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Rahm Emanuel has the money for a mayoral run in Chicago

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By T.W. Farnam
Thursday, September 9, 2010; 4:36 PM

If White House Chief of Staff Rahm Emanuel decides to run for mayor of Chicago, he'll be ahead in at least one respect: money. Emanuel has $1.2 million left from his last election to Congress, and he has the national connections needed to bring in much more.

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About 75 percent of Emanuel's funding for his last campaign came from outside of Illinois, with more money from New York City than Chicago, where the district he represented is located, according to the nonpartisan Center for Responsive Politics.

Emanuel will have no trouble using his federal campaign money for the mayoral race. There are no limits on fundraising until Jan. 1, when laws go into effect restricting contributions to $5,000 for an individual and $50,000 for a political action committee.

"Anyone watching the mayor's race, look for big transfers" before the end of the year, said Cindi Canary, director of the Illinois Campaign for Political Reform. "With the surprise announcement on Daley, you're going to see a lot more money moving." On Tuesday, Chicago Mayor Richard M. Daley said that he will not run next year for a seventh term.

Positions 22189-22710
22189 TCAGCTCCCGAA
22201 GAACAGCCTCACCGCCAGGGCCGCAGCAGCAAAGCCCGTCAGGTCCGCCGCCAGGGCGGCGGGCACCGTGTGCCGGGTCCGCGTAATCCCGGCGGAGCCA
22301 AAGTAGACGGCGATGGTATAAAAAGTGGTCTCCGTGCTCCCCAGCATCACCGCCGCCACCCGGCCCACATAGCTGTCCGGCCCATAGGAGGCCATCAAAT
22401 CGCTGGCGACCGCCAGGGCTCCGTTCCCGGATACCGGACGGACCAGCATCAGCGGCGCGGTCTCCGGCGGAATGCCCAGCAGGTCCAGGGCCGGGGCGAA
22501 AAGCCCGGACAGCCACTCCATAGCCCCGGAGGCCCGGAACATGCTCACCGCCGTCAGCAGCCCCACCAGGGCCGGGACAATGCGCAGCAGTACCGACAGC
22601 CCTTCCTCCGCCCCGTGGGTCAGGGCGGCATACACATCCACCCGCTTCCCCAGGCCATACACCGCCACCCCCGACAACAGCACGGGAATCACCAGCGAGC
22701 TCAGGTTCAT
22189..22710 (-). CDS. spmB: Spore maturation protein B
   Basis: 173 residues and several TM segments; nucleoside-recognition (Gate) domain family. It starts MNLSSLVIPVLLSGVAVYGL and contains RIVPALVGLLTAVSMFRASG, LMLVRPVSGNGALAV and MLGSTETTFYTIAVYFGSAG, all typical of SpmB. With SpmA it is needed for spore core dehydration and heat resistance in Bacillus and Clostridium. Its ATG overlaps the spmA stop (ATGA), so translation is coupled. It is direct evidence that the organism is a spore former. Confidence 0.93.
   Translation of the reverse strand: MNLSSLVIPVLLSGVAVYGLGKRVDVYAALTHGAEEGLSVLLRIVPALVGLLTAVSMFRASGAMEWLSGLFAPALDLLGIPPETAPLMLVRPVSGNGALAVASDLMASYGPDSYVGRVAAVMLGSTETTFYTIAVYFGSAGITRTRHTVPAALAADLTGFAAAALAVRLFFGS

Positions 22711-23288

Emanuel's campaign received an outsize share of support from the finance industry, $1.1 million or about 40 percent of the total that he raised for the 2008 election. Wall Street has dramatically cut support for Democrats this year as the party put new financial regulations into law.

A handful of other industries have been very supportive of Emanuel, according to CRP: Lawyers gave $231,000, workers in the TV and movie industry gave $231,000 and health professionals gave $150,000. Emanuel's two brothers may have had a hand in the former congressman's success: Ari Emanuel is an agent in Hollywood, and Zeke Emanuel is a physician. Rahm Emanuel worked for an investment bank between working in the Clinton White House and serving in Congress.

Emanuel lent his campaign $450,000 in his first election in 2002. His more recent fundraising success enabled him to pay himself back in the beginning of 2009.

Daley, who is retiring, spent $4.5 million on his last campaign. Other potential contenders for the post have already started raising cash for the February primary.

President Obama has said he expects Emanuel to announce his intentions after the November midterms, leaving only 31/2 months before the election.


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